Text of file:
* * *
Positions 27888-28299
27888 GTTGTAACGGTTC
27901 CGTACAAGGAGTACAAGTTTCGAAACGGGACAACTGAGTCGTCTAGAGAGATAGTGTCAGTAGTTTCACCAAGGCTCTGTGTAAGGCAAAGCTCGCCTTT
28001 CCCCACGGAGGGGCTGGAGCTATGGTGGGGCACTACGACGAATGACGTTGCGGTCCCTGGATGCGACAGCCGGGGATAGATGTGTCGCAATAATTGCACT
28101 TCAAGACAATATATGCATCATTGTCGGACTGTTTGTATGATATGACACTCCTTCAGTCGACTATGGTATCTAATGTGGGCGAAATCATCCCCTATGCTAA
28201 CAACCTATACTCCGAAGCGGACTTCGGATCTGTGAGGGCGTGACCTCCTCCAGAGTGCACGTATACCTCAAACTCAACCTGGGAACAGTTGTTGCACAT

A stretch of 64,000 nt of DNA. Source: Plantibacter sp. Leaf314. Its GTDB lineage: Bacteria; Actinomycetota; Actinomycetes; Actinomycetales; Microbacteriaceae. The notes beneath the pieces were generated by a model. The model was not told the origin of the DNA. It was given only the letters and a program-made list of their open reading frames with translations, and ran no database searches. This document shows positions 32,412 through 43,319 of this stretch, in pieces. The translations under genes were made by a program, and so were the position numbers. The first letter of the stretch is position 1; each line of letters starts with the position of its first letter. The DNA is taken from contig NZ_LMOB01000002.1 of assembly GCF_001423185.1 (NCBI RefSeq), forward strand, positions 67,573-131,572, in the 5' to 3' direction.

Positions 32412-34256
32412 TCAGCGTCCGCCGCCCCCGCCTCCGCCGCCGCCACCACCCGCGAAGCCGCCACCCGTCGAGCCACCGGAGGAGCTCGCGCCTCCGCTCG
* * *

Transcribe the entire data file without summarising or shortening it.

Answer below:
Positions 27888-28299
27888 GTTGTAACGGTTC
27901 CGTACAAGGAGTACAAGTTTCGAAACGGGACAACTGAGTCGTCTAGAGAGATAGTGTCAGTAGTTTCACCAAGGCTCTGTGTAAGGCAAAGCTCGCCTTT
28001 CCCCACGGAGGGGCTGGAGCTATGGTGGGGCACTACGACGAATGACGTTGCGGTCCCTGGATGCGACAGCCGGGGATAGATGTGTCGCAATAATTGCACT
28101 TCAAGACAATATATGCATCATTGTCGGACTGTTTGTATGATATGACACTCCTTCAGTCGACTATGGTATCTAATGTGGGCGAAATCATCCCCTATGCTAA
28201 CAACCTATACTCCGAAGCGGACTTCGGATCTGTGAGGGCGTGACCTCCTCCAGAGTGCACGTATACCTCAAACTCAACCTGGGAACAGTTGTTGCACAT

A stretch of 64,000 nt of DNA. Source: Plantibacter sp. Leaf314. Its GTDB lineage: Bacteria; Actinomycetota; Actinomycetes; Actinomycetales; Microbacteriaceae. The notes beneath the pieces were generated by a model. The model was not told the origin of the DNA. It was given only the letters and a program-made list of their open reading frames with translations, and ran no database searches. This document shows positions 32,412 through 43,319 of this stretch, in pieces. The translations under genes were made by a program, and so were the position numbers. The first letter of the stretch is position 1; each line of letters starts with the position of its first letter. The DNA is taken from contig NZ_LMOB01000002.1 of assembly GCF_001423185.1 (NCBI RefSeq), forward strand, positions 67,573-131,572, in the 5' to 3' direction.

Positions 32412-34256
32412 TCAGCGTCCGCCGCCCCCGCCTCCGCCGCCGCCACCACCCGCGAAGCCGCCACCCGTCGAGCCACCGGAGGAGCTCGCGCCTCCGCTCG